This week, Northern Ireland's Social Security Agency endorsed a £20m, ten-year deal with EDS and PricewaterhouseCoopers, while Ofsted signed a £28m, seven-year deal with Logica for IT support for its Early Years education initiative.
The public sector's lengthening record of problems with outsourcing includes crises at the Passport Office, the Inland Revenue and most recently the Home Office.
Chris Cherrington, market consultant at Frost and Sullivan, said, "There are benefits and faults to outsourcing. If it is done properly then it works, but if it is done for the wrong reasons, for example cost savings, it can be pretty torturous. Typically, public sector outsourcing has proven problematic because of political and trade union interference."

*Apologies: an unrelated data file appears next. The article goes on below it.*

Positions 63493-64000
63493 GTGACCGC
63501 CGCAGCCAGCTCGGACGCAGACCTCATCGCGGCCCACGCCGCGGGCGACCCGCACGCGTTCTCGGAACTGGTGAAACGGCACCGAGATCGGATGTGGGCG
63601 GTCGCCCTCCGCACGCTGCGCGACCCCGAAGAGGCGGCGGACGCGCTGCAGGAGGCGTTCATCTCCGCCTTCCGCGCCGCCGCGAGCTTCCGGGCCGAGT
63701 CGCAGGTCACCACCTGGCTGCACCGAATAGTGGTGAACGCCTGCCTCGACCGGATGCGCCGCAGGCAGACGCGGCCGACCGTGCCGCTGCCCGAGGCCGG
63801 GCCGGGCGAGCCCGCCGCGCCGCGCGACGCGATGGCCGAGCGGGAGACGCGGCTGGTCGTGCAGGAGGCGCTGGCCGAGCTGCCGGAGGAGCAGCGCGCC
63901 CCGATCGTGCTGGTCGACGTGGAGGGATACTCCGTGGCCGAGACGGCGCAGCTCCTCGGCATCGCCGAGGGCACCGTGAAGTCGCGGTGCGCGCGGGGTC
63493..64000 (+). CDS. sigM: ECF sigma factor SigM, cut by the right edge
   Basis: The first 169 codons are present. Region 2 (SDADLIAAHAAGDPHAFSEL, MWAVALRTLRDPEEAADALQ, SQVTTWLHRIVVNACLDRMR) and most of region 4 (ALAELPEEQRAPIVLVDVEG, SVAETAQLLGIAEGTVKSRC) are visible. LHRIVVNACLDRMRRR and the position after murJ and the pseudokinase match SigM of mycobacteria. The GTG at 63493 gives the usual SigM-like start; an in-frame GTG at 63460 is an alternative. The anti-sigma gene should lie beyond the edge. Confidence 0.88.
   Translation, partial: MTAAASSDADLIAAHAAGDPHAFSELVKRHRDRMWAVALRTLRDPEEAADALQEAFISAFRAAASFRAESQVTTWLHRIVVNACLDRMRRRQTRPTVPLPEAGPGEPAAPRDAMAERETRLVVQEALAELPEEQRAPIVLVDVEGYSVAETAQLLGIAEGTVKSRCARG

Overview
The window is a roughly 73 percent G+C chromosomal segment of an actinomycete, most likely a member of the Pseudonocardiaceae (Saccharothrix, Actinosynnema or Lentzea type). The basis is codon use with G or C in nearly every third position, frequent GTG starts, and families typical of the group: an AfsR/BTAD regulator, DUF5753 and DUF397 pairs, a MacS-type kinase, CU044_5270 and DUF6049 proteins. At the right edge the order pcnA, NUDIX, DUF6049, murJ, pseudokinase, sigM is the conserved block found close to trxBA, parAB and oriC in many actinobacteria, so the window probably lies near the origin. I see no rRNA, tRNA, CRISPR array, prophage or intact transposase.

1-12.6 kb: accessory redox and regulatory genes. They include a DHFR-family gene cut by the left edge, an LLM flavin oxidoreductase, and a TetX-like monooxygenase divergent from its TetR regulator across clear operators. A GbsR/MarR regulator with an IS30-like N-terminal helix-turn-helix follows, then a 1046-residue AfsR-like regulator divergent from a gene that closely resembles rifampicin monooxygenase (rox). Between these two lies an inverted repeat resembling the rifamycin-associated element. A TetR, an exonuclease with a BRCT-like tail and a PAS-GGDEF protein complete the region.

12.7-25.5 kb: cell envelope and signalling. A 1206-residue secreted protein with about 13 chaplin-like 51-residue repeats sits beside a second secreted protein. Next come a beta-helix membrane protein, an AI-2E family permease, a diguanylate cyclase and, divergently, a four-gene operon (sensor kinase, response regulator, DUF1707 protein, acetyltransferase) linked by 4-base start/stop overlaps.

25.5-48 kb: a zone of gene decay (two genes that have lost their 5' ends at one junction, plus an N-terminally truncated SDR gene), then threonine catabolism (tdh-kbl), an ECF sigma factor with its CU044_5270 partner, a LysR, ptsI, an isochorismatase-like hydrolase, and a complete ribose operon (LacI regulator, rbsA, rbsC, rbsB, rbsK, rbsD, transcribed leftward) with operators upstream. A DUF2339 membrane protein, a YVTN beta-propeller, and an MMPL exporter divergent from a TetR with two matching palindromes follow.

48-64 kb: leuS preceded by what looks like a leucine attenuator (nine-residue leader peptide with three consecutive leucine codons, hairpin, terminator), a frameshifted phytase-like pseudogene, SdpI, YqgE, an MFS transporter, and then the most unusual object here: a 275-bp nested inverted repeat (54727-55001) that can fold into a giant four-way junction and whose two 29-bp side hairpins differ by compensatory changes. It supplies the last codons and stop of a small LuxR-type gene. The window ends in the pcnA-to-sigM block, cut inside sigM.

Cherrington claimed that the public sector tended to focus on short-term cost gains rather than long-term relationship building.
"A ten-year contract does provide stability. However, the trend in the private sector outsourcing industry is that companies implement the outsourcing of their IT function a little bit at a time. If this works then companies gradually increase the degree of IT outsourced. With government contracts this softly, softly approach isn't taken. Instead they just look at the bottom line," he commented.
A spokeswoman for the Department of Social Security in Northern Ireland countered, "One of the primary aims of the outsourcing contract is to improve customer service and efficiency. The length of time, 10 years, allows government systems to be continually improved and maintained."